27. A few months back I had decided that the outer wheelhouse that I scabbed together for the R/R just wasn’t good enough. A WN order netted me a new housing along with more bits n bobs. I had originally planned to swap this car to a shortneck diff as the old subframe was bent. Well, I lucked into a nice longneck subframe and control arms a bit ago so gears changed and I’m now committed to a longneck install. I’m currently struggling with the control arm bushings for this setup. The new OEM bushings aren’t built like the originals and don’t fit. They’re missing an outer sleeve so they’re loose. I either need to create a sleeve, source NOS bushings, go poly, or salvage my cracked and worn originals from the old control arms. Ugh I managed to locate a 1bbl carb air cleaner and modified it to fit the Weber 32/36 that’s on the car now. I still need to add the CCV tube, but it’s coming along nicely. I’ve also collected a crack free instrument cluster dash pad and a crack free upper pad. Now to stumble onto a nice lower pad with no tray ribs to complete my 3pc dash. Little things needed for the 5spd swap are showing up. A new stock exhaust is here, proper hubcaps, and misc other items are present and accounted for. I think I have a plan for my adjustable “frame table” I’ll start in on that in this lifetime somewhere. 🤣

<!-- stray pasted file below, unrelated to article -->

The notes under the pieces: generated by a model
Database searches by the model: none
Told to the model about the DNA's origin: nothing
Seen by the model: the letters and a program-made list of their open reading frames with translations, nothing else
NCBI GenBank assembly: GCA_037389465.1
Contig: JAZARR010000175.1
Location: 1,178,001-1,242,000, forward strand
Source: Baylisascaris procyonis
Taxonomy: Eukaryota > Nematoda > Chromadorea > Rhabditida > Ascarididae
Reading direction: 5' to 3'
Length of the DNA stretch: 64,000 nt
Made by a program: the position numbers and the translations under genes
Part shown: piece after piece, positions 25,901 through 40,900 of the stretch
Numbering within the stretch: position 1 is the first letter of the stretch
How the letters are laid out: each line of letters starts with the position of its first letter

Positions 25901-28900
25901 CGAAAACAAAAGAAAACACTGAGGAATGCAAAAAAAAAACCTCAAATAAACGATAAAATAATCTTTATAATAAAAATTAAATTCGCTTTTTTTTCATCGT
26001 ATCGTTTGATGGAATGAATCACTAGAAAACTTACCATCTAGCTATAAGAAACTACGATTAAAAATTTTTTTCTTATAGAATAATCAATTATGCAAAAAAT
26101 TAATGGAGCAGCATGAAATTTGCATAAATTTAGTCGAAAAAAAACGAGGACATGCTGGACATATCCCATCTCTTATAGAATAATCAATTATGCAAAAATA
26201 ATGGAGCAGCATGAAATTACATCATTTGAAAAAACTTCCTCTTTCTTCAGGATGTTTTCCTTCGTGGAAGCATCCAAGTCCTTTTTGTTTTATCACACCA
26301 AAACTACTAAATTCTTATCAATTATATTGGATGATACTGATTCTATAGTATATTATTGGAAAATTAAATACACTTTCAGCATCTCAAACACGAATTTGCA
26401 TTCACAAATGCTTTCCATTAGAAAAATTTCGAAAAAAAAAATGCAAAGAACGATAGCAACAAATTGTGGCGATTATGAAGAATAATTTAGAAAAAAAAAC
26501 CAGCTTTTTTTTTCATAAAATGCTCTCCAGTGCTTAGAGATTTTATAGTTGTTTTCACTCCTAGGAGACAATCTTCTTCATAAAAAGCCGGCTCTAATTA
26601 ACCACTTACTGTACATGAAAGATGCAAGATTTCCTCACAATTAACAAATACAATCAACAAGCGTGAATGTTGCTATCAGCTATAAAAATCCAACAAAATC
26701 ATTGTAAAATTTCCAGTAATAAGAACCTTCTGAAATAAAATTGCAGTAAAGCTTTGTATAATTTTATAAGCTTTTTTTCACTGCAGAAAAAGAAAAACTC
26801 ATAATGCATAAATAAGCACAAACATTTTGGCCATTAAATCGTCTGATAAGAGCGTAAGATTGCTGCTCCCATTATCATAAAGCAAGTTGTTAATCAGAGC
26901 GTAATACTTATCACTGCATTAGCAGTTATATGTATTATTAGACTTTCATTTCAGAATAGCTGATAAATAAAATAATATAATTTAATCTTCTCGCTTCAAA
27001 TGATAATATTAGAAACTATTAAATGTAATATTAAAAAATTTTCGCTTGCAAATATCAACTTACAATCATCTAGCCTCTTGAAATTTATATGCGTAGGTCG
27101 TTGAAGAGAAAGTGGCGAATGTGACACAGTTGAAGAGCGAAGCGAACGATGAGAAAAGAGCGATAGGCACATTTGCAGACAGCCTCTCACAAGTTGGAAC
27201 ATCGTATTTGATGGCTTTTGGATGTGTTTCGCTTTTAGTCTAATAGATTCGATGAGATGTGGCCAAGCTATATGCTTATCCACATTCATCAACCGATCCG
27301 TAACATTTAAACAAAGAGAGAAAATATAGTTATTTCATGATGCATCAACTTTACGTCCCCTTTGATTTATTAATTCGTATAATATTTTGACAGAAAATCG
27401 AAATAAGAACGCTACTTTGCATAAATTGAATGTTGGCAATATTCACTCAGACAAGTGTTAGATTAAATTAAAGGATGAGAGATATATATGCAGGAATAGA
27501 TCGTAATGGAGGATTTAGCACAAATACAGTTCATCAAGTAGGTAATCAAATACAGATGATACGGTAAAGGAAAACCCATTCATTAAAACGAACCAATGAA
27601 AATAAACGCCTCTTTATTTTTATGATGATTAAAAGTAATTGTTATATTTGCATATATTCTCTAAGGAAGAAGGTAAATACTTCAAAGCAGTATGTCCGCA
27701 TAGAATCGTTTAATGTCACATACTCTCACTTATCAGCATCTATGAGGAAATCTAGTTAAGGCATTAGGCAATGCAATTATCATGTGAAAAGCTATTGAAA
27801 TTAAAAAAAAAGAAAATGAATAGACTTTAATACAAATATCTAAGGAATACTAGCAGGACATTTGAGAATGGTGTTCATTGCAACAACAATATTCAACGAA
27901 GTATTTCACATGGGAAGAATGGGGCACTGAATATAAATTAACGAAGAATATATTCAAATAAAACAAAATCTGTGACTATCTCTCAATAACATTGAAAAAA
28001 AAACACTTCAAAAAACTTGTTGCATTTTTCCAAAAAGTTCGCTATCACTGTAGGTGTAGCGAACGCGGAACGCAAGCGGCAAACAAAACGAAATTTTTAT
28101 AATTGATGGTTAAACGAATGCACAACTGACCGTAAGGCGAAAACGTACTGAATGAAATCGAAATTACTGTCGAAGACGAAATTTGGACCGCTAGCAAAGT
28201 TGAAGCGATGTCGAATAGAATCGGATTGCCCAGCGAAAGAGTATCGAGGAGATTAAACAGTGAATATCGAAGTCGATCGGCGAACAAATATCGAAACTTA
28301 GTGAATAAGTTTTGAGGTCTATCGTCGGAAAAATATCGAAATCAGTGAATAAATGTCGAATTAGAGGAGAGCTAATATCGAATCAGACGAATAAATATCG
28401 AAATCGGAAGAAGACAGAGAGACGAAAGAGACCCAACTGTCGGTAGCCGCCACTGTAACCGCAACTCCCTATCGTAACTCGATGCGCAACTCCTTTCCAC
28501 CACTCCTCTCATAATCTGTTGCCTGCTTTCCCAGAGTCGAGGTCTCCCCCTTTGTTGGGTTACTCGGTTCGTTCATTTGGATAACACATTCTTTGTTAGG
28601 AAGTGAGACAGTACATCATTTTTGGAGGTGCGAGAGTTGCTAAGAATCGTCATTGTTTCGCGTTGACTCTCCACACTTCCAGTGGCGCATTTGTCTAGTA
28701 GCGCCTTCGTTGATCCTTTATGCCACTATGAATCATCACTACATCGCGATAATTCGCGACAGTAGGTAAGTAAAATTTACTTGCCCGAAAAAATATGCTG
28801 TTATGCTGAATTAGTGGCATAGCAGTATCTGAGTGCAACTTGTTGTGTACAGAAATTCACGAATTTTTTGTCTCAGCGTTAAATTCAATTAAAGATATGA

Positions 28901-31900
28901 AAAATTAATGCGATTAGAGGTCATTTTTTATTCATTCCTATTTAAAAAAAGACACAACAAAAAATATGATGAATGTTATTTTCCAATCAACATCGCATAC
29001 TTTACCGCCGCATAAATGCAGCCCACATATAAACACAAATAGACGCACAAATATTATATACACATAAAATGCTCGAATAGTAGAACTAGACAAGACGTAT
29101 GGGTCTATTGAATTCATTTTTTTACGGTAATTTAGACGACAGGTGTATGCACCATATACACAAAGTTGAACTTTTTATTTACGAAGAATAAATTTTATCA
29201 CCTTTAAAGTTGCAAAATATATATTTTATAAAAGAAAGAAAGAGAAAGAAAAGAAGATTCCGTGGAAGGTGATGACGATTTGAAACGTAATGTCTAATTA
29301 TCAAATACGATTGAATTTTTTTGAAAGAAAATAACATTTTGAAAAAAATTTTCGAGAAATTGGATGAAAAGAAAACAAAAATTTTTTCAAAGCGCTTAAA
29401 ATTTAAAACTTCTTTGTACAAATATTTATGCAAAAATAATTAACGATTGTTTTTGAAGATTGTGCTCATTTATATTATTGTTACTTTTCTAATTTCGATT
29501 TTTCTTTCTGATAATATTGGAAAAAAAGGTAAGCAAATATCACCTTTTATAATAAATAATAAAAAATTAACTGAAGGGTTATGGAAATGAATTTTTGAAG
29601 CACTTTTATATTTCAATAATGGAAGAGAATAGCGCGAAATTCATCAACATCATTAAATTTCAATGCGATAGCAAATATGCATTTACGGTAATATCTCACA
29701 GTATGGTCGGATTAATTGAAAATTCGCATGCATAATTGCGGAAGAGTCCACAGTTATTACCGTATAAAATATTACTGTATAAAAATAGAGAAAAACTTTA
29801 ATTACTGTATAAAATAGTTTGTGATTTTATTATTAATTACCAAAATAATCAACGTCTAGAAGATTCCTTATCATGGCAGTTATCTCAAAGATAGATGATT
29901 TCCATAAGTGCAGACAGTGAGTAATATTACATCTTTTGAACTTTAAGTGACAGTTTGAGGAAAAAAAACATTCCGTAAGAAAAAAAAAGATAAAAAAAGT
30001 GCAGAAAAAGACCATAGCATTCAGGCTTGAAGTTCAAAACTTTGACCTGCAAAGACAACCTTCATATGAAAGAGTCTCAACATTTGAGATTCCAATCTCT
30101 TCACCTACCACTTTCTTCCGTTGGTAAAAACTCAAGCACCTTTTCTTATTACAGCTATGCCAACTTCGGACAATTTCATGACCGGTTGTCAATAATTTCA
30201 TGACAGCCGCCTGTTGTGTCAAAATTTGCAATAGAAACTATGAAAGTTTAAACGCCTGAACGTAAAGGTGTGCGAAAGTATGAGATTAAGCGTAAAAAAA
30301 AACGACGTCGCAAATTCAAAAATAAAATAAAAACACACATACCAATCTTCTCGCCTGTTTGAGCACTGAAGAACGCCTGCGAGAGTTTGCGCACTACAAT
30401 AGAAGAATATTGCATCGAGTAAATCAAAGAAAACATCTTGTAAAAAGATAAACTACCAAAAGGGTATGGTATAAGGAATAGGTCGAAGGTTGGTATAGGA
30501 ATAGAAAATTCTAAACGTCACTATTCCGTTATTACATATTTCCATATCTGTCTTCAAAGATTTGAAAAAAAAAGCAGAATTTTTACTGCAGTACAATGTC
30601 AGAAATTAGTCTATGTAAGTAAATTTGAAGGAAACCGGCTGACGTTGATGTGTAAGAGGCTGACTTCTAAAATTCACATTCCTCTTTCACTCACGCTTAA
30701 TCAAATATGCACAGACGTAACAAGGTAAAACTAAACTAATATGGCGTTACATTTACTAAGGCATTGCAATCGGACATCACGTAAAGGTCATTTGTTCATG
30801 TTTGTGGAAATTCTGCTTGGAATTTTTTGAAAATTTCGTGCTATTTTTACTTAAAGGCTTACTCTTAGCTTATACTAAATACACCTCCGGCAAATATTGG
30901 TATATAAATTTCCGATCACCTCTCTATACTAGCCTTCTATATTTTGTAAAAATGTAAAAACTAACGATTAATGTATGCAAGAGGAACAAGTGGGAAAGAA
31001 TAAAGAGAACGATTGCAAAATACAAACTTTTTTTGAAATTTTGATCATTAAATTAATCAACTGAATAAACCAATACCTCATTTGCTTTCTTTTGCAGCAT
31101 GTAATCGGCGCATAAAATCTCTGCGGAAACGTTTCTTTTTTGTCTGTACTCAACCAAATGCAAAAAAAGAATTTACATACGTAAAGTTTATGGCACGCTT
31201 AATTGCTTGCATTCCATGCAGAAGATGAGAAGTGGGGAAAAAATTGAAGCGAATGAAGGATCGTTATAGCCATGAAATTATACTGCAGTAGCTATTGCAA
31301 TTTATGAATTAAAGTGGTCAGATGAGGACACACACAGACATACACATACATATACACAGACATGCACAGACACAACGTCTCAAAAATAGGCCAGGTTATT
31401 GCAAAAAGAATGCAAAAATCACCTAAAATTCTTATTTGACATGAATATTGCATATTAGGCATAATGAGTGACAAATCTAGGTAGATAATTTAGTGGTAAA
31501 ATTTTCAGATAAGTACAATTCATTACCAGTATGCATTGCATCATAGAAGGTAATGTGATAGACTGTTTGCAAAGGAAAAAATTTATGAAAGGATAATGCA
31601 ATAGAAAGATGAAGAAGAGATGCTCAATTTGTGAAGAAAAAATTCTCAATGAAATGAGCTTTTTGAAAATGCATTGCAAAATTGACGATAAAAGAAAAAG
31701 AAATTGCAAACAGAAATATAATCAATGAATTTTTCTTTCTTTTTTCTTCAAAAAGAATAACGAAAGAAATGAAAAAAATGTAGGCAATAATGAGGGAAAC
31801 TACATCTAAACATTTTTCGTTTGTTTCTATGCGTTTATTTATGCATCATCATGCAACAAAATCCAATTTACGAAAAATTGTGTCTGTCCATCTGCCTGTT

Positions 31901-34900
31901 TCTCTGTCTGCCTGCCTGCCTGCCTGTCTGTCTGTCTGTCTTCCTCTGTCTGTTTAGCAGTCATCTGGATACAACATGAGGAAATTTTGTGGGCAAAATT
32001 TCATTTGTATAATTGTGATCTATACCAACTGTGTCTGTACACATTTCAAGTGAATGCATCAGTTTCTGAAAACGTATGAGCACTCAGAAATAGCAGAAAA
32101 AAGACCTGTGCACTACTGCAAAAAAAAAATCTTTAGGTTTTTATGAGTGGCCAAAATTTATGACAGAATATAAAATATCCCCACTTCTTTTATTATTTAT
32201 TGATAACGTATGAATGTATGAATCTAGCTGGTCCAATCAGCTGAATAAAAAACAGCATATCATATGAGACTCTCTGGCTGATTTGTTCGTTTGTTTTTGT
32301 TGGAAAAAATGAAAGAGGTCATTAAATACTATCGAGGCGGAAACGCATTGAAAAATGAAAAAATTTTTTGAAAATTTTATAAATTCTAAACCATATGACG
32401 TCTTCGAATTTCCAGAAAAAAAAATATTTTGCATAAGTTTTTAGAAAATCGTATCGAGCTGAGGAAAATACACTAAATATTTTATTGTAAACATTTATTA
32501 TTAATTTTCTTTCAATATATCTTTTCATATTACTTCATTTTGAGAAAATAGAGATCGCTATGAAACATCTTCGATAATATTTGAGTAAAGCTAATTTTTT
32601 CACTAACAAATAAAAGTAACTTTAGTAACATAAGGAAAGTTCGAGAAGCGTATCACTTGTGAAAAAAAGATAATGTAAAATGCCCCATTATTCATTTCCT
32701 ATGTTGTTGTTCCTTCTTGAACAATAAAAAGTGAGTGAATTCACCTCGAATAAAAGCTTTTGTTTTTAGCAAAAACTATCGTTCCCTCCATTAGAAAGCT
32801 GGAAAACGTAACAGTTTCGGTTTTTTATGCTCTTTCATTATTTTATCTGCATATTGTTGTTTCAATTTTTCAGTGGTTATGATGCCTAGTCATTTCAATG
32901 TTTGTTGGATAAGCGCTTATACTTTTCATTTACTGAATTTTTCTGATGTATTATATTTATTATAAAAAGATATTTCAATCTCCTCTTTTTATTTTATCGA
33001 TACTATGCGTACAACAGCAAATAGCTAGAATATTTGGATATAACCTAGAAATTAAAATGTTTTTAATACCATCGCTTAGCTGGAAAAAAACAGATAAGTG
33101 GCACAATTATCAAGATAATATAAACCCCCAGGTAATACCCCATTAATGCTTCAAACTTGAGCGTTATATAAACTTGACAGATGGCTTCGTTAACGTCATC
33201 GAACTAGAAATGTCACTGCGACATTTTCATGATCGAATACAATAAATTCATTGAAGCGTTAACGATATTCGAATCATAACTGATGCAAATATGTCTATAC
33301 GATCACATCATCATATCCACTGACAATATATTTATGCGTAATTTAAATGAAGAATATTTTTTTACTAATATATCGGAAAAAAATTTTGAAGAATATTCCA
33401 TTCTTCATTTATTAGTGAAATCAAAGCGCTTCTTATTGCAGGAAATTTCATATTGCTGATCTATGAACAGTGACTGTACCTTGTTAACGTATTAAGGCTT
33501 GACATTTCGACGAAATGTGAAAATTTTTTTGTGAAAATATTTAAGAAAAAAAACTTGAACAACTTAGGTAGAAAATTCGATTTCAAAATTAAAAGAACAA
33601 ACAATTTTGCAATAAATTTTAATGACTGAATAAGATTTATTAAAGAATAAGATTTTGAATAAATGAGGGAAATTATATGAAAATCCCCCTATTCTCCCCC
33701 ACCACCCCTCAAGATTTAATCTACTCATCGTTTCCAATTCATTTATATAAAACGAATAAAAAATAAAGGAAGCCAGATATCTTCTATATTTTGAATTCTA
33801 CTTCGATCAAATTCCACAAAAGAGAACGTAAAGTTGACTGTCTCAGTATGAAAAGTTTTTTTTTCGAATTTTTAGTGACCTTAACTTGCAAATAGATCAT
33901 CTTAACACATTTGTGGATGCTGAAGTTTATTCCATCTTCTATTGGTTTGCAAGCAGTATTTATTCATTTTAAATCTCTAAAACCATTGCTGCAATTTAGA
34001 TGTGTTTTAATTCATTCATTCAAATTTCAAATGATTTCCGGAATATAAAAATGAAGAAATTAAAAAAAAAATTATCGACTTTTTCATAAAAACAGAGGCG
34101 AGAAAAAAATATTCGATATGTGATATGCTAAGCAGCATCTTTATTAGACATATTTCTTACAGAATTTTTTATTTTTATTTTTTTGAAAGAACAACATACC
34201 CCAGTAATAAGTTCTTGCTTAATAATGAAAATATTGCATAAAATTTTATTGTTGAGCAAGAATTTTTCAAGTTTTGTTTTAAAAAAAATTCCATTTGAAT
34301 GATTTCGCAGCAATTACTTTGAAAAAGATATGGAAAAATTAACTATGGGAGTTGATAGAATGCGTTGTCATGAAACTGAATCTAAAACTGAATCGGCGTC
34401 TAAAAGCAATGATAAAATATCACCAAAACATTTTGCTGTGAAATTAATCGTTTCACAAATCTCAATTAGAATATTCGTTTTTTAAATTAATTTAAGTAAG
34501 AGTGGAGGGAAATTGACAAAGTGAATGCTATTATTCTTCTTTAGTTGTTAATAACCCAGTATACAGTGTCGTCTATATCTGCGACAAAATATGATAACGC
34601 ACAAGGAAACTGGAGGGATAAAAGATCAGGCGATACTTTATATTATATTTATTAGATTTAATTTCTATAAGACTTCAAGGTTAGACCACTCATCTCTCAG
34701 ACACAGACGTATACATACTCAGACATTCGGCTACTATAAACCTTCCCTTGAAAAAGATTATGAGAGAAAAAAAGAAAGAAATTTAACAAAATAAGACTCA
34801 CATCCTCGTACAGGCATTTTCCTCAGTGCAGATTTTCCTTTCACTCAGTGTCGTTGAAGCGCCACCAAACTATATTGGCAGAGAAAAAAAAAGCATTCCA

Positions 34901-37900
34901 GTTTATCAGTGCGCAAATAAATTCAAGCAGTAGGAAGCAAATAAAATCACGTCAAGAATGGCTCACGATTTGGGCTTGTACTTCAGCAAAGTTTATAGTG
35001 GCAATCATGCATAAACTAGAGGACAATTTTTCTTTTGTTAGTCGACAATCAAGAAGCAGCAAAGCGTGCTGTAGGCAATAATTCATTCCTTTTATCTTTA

28. Dionk

    Time to let the professionals take over

    Y Jim It’s bitter sweet for sure. I was discouraged and briefly contemplated selling off the project. The budget I’m now using for a professional paint job was earmarked for new engine. I’ll make due with the engine I have for a while. The car is now at Hardcore Hotrods in Sterling, VA awaiting their assessment and quote. Cringe.....